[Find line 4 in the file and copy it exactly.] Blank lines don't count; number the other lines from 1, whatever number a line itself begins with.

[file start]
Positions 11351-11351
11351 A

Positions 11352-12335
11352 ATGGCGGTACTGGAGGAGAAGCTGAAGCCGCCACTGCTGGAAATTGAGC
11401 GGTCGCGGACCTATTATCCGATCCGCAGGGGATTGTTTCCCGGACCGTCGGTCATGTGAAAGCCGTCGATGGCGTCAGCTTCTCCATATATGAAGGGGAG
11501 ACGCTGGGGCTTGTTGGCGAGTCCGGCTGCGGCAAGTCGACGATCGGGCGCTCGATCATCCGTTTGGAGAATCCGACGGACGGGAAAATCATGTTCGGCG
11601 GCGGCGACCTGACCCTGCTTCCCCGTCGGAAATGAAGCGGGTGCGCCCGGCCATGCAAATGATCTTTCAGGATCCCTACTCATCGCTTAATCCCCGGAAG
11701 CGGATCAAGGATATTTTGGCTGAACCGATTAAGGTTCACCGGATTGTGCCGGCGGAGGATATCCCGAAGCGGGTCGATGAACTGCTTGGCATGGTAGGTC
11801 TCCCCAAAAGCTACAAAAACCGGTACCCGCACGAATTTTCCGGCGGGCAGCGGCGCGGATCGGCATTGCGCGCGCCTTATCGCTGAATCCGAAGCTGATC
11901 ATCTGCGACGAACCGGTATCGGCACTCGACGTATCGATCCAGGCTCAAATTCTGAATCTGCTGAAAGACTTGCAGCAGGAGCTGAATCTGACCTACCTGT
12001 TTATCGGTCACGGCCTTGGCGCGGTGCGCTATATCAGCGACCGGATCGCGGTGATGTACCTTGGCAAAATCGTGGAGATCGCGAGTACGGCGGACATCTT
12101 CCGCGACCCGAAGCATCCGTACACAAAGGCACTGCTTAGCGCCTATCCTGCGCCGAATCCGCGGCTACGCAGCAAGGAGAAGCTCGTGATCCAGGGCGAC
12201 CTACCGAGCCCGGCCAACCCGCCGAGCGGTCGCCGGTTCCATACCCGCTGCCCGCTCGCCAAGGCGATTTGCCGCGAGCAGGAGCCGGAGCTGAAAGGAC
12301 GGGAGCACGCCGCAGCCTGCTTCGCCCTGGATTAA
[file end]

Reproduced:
11352 ATGGCGGTACTGGAGGAGAAGCTGAAGCCGCCACTGCTGGAAATTGAGC